Additionally, both axes should start at zero as that is the presumption that audiences will be working with. Spacing between data points should be equal to the numbers they correspond to.
The graph below includes both axes but they aren’t spaced according to the numbers they are representing so it looks like the curve is being flattened when it isn’t.
Axes must be included in graphs, but they also need to be used correctly to avoid misrepresenting the data.
Lack of Context
As a natural progression from the previous point, one of the common data visualization mistakes is sharing the data visualization as is, without giving it context.
Everyone will have seen a graph like the one below—several iterations were shared online and discussed on news channels. But this graph is also wrong because it has no context.
According to this graph, New York had a disproportionately higher rate of positive COVID-19 infections as compared to other areas in the United States.
But what the graph didn’t contextualize was that New York was also testing more and finding cases faster. On its own, the visual tells an incomplete and incorrect story.
Add context to data visualizations either by choosing a different graphic to represent the data, by adding a legend, or by including a text box in the graph.
A common mistake is choosing the wrong graph, and inadvertently designing a bad visualization that misleads or confuses readers, which can lose a business their customers.
Here are some of the kinds of graphs and charts that designers can create:
- Bar charts
- Bubble charts
- Fishbone diagrams
- Flow charts
- Line charts
- Mind maps
- Pie charts
- Scatter charts
Those are a lot of options and it can be confusing how to pick the right charts to accurately depict your data.
The wrong chart can skew the data and the message being transmitted—this is a common mistake that even experienced designers can make.
Use the below guide to choose the right chart to represent data. It explains how charts can be used to inform, compare, show change over time, depict groupings, or relationships.
Decide on the focus of your data and the intended message—this will make choosing the right graph to tell your data story easier.
Data can be exciting—and for anyone sharing their data with an audience, there is a strong temptation to include as much data as possible into a single graphic.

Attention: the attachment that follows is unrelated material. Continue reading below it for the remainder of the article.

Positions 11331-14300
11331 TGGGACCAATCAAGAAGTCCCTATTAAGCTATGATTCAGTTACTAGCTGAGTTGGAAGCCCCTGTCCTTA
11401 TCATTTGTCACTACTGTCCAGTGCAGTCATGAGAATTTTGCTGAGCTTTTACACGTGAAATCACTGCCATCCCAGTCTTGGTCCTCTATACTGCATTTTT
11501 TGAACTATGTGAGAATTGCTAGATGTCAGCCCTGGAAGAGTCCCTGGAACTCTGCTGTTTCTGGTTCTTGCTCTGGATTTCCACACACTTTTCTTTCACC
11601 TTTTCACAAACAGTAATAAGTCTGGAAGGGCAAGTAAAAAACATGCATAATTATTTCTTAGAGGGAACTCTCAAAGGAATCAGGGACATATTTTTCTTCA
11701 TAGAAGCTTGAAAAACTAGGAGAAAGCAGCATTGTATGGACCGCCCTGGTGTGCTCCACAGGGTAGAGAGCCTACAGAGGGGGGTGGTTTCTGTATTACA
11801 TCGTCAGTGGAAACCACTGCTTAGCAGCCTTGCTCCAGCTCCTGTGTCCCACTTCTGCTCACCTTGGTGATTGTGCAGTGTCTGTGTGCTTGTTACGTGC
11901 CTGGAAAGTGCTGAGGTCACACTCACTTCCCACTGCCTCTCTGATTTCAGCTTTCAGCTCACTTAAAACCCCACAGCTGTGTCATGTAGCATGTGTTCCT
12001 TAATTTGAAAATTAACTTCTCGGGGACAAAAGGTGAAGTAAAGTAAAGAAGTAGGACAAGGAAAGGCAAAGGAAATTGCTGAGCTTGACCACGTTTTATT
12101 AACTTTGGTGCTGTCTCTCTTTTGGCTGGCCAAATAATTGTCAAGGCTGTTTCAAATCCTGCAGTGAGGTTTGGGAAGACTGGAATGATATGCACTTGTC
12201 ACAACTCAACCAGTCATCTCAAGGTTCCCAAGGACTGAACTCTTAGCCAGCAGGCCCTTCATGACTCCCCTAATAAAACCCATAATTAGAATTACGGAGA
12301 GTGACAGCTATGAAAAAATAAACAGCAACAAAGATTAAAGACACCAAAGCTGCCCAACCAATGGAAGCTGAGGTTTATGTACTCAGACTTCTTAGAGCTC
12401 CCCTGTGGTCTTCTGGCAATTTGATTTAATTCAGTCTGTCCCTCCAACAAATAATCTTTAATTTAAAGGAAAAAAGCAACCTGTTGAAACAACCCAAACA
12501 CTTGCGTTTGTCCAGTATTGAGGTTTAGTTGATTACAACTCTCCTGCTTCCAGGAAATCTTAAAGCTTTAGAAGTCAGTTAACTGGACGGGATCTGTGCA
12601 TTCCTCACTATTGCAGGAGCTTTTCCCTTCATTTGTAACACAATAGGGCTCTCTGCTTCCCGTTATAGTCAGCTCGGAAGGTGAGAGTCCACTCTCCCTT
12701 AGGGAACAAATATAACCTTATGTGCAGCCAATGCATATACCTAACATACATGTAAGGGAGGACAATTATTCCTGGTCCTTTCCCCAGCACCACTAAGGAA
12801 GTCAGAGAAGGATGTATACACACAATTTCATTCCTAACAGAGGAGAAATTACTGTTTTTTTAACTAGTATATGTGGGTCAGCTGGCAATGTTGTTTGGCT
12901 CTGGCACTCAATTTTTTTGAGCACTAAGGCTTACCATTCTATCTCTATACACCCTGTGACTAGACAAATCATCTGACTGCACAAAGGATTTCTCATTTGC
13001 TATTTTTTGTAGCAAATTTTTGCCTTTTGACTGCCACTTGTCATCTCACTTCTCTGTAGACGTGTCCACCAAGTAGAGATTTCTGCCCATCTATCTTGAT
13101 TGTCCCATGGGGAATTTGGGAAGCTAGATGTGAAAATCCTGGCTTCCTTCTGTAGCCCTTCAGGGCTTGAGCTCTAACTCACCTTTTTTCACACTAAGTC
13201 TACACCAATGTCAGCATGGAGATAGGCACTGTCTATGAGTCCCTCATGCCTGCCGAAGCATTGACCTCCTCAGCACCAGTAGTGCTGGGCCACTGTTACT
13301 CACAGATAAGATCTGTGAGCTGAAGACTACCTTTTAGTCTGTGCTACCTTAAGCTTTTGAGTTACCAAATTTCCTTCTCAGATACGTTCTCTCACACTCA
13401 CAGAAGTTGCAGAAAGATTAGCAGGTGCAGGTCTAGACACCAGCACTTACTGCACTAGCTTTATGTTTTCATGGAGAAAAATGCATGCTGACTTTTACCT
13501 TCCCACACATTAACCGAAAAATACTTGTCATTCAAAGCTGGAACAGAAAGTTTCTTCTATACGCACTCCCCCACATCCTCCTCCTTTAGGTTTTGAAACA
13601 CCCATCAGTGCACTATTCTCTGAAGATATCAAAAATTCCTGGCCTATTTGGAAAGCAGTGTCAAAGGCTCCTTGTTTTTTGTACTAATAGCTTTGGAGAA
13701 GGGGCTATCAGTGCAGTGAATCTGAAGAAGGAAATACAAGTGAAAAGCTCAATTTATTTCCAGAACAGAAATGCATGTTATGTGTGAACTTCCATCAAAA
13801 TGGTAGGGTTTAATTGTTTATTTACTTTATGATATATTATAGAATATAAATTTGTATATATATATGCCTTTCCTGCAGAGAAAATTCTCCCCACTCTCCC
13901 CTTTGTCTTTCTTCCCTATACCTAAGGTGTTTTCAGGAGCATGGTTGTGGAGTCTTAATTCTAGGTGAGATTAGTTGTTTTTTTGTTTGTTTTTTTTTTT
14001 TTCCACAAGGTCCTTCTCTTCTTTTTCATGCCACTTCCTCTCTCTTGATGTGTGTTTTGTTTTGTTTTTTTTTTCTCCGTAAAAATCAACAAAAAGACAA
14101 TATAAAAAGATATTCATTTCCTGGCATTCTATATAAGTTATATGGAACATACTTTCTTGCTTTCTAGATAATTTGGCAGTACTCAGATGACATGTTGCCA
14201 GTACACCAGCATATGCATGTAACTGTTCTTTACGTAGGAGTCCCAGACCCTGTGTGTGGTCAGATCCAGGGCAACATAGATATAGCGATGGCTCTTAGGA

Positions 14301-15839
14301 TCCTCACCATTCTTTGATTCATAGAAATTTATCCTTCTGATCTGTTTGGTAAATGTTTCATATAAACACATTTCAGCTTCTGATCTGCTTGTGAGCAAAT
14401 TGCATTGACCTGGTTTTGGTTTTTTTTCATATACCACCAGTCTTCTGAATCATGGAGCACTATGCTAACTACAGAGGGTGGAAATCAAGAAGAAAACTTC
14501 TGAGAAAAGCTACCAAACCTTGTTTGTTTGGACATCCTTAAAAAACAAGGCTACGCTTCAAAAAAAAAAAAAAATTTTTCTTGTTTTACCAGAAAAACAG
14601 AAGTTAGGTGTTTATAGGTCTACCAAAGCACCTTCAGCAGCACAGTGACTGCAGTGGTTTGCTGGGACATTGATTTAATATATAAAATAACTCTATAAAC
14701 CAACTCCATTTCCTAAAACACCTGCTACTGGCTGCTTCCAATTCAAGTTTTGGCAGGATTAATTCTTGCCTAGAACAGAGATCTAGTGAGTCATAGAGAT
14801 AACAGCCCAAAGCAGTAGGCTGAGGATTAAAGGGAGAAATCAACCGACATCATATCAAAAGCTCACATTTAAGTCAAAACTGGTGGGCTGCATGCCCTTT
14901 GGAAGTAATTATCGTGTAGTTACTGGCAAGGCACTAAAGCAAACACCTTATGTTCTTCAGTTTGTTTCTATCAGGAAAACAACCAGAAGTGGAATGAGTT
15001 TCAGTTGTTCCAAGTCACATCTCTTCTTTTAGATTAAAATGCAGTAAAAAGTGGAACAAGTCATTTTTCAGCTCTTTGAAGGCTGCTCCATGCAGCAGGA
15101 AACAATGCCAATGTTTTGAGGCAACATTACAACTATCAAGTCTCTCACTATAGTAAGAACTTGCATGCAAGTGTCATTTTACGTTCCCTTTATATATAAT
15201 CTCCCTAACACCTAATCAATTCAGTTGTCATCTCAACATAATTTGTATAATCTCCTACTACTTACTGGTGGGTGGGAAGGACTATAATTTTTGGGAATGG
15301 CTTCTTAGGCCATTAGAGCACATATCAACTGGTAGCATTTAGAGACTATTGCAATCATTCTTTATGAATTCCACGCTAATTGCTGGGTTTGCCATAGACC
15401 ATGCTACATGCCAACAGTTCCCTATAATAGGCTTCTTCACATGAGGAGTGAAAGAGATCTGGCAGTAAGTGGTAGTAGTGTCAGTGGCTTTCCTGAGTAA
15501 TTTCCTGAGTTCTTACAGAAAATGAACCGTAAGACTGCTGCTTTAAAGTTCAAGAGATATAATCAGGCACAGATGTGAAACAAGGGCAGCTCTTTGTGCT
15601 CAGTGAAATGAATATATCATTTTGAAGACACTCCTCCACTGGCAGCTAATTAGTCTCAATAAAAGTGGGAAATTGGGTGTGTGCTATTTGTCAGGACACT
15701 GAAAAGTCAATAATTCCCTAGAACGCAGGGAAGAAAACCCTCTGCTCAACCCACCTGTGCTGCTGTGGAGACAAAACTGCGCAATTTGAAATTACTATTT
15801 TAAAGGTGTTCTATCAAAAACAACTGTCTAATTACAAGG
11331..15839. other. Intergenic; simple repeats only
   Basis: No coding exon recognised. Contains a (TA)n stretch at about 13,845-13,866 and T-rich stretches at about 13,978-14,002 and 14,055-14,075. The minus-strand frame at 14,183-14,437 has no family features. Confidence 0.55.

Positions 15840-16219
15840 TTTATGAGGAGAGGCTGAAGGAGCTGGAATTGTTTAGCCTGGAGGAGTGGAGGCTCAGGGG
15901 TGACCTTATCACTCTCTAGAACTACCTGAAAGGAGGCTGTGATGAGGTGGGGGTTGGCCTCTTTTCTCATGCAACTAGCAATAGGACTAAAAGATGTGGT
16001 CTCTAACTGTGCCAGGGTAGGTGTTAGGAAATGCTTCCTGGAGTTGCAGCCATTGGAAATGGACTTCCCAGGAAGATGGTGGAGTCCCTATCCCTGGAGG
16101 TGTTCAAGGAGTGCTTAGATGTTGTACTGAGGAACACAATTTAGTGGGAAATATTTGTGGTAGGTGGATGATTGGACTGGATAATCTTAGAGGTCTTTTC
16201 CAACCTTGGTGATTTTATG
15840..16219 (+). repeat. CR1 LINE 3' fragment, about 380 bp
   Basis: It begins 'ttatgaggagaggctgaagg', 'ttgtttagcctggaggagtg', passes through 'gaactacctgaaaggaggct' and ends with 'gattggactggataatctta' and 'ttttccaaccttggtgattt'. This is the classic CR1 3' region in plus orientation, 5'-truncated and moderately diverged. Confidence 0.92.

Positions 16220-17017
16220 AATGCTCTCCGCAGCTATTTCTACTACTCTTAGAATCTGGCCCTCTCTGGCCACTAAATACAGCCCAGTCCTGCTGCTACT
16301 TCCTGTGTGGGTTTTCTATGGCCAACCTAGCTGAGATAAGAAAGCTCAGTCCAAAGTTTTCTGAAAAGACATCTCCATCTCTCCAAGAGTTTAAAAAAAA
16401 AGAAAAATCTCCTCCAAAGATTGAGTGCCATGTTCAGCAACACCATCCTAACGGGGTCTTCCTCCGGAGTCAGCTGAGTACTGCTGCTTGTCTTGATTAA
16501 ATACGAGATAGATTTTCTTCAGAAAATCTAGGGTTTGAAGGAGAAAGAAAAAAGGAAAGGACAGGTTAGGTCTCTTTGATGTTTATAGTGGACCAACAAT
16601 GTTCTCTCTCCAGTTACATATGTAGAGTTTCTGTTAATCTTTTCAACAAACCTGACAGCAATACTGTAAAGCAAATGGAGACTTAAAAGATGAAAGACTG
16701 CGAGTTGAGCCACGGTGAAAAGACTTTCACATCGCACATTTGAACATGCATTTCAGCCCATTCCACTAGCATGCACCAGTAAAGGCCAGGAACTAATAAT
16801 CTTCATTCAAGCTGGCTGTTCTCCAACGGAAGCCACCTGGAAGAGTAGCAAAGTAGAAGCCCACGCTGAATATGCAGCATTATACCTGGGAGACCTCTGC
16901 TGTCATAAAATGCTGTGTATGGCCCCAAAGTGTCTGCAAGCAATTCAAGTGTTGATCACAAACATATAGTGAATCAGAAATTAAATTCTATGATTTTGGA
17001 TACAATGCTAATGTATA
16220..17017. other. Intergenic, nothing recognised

That is a mistake, but it happens more often than not. Below is one of the more confusing data visualization examples shared online.
Multiple graphic layers and text boxes make this visual nearly impossible to understand. Even experts in the field struggle to comprehend it.
This is a clear case of clutter in data visualization and must be avoided at all costs. If a visual is becoming so busy that it is rendered unreadable, a narrower focus is required to share the story.
The information could be divided into multiple graphs to tell a more cohesive and comprehensible story, like this data visualization example.
It is worth having non-experts look at a graphic before publishing it. Without advanced knowledge, third parties will have an objective perspective on the visuals.
Incorrect Color Use
One of the most common mistakes in data visualization is the misuse of color. The color palette is huge which can lead to designers using too many or too few colors.
Whichever colors are used should be done so with purpose. Here are a few ways to include colors in visuals:
- To highlight information
- Compare or contrast data points
- Show a gradual or sudden change
Color isn’t for decorative purposes in data visualization—it should serve the data story and help clarify or amplify information to audiences.
This graph shows a gradual color contrast from purple to green for the first three data points which are closer in terms of percentage.
The top point, which is more than double the amount of its predecessor, is a brighter, contrasting color to differentiate it from the other points.
This is how designers can incorporate color in their data visualizations—to make the visual tell a comprehensive story on its own.
Conclusion: Choose Your Core Message to Avoid Making Data Visualization Mistakes
Whether one is a designer or not, understanding the focal point of the data story will help to avoid designing a data visualization that misleads audiences.
Understand what mistakes can happen—unintentionally and otherwise—before beginning the designing process.
Verify data sources, get third parties to review the visualizations, and ensure that both axes are included.
Following these steps will make it easier to design visuals that tell data stories that are comprehensive and accurate.
About the Author: Ronita Mohan is a content marketer at Venngage, the online infographic maker and design platform. Ronita regularly writes about marketing, design, and small businesses. Twitter: @Venngage